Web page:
From the end of August to the beginning of November 1963, Alicia Penalba created the ensemble of eleven concrete sculptures. These sculptures are made of the same material as the walls behind them, only with a more coarsely grained texture. Spread across the lawn in a free and dance-like rhythm, the group of figures was conceived as a flowing transition from the natural park to the brutalist style of the new HSG building designed by the architects Förderer, Otto and Zwimpfer.

Important representative of abstract art

In the 1960s, Alicia Penalba’s work achieved international recognition. In 1961, she received the grand prize for sculpture at the São Paulo Art Biennial (Brazil). Galleries and museums around the world began taking an interest in her work, including those in New York, Rio de Janeiro, Zurich, Rome, Milan and Eindhoven. From 1964 onwards, Penalba possessed her own workshop in the Marais district of Paris. That same year, she exhibited new works at “documenta 3” in Kassel. She began creating monumental works. At the same time, an individual approach to a redefinition of sculpture emerged with the “Formes volantes”, flying forms set directly on walls. The major retrospective “Totem and Taboo”, organised in May 1968 by the Musée d’Art Moderne de la Ville de Paris (together with Wifredo Lam and Roberto Matta) cemented Penalba’s international reputation.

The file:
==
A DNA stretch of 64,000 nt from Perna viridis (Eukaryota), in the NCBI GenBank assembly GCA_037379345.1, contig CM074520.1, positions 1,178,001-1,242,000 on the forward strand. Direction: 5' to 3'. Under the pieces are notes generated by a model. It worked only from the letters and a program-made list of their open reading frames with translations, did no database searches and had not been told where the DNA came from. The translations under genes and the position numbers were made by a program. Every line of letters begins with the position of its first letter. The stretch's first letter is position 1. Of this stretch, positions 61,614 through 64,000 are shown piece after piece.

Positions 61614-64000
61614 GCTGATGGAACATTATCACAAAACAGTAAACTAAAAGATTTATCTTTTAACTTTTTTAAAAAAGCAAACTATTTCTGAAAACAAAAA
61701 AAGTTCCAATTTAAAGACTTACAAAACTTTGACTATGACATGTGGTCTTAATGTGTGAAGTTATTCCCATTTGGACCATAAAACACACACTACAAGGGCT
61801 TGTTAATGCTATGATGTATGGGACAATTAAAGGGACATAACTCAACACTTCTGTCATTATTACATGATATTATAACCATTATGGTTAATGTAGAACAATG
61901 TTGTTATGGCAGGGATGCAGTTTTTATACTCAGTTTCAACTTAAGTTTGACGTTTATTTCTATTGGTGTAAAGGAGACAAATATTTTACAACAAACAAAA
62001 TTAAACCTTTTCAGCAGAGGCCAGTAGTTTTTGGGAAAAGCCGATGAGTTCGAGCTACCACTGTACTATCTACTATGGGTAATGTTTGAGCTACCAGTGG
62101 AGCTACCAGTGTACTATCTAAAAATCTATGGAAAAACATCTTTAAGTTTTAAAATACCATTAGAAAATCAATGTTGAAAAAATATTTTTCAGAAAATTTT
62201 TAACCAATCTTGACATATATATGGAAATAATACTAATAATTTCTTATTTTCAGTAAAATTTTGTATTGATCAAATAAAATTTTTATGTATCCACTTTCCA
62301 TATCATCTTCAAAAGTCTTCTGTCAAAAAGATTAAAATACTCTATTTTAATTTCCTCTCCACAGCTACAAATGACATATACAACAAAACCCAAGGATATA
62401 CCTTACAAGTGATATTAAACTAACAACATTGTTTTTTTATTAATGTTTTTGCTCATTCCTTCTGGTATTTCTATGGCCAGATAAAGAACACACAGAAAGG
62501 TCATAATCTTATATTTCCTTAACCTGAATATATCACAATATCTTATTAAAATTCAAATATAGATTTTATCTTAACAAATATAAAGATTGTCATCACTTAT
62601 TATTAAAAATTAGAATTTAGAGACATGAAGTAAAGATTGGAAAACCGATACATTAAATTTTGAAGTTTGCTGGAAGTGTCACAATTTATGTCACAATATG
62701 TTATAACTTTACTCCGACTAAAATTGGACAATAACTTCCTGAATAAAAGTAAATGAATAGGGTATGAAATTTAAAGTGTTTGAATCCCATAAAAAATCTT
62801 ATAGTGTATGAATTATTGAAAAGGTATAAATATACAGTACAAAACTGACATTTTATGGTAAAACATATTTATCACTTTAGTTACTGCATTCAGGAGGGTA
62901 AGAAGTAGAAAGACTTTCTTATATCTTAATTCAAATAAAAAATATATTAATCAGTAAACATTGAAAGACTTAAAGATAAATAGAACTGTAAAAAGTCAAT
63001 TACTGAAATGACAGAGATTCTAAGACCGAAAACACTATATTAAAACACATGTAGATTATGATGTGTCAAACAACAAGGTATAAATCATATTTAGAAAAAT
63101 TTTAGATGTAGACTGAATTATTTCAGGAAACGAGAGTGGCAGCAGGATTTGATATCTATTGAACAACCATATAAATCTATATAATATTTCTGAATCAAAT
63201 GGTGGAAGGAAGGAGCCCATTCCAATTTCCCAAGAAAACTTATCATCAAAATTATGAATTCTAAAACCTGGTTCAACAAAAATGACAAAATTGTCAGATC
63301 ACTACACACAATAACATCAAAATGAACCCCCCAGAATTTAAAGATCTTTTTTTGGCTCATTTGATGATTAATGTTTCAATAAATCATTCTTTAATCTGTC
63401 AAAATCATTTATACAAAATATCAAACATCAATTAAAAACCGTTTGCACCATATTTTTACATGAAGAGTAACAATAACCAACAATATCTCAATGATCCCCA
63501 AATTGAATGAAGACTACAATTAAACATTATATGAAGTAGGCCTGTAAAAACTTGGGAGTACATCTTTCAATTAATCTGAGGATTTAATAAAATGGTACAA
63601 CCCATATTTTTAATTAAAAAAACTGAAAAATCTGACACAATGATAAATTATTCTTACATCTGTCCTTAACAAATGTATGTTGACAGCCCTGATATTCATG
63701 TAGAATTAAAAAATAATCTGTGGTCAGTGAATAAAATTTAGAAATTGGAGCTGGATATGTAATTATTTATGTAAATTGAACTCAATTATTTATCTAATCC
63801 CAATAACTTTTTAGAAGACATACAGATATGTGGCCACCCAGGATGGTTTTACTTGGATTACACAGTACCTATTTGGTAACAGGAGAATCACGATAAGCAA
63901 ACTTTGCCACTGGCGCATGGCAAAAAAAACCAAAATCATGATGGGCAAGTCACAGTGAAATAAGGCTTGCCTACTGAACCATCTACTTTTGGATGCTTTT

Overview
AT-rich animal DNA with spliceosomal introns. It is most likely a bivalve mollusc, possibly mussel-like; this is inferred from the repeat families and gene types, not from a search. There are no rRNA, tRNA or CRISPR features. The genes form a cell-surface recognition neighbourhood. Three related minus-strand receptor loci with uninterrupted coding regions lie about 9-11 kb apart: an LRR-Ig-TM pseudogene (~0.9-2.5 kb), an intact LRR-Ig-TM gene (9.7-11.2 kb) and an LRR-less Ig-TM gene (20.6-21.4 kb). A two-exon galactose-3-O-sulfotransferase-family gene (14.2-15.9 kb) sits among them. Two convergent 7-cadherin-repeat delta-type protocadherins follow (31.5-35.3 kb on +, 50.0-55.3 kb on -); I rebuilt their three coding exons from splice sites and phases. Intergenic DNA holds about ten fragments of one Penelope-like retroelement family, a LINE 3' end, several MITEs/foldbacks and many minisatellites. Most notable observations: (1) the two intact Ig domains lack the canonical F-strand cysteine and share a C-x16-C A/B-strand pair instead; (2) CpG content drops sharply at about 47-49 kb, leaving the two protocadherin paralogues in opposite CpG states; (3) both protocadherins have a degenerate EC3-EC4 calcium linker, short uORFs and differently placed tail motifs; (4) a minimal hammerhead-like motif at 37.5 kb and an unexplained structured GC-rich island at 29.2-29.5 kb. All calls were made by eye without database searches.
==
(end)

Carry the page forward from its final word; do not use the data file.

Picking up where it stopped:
Works of the 1970s

Penalba’s work in the 1970s was characterised by the creation of monumental works for sculpture parks in a number of countries including France, Belgium, Germany, Argentina and the US. At the same time, she also produced smaller sculptures and experimented with lithography, collage, tapestry, porcelain design and jewellery. In 1974 she was awarded the Gulbenkian Foundation prize. She signed all of her works without exception with only her mother’s name: Penalba.

Alicia Penalba died with her partner Michel Chilo in a car crash on 4 November 1982 in the vicinity of Dax, France.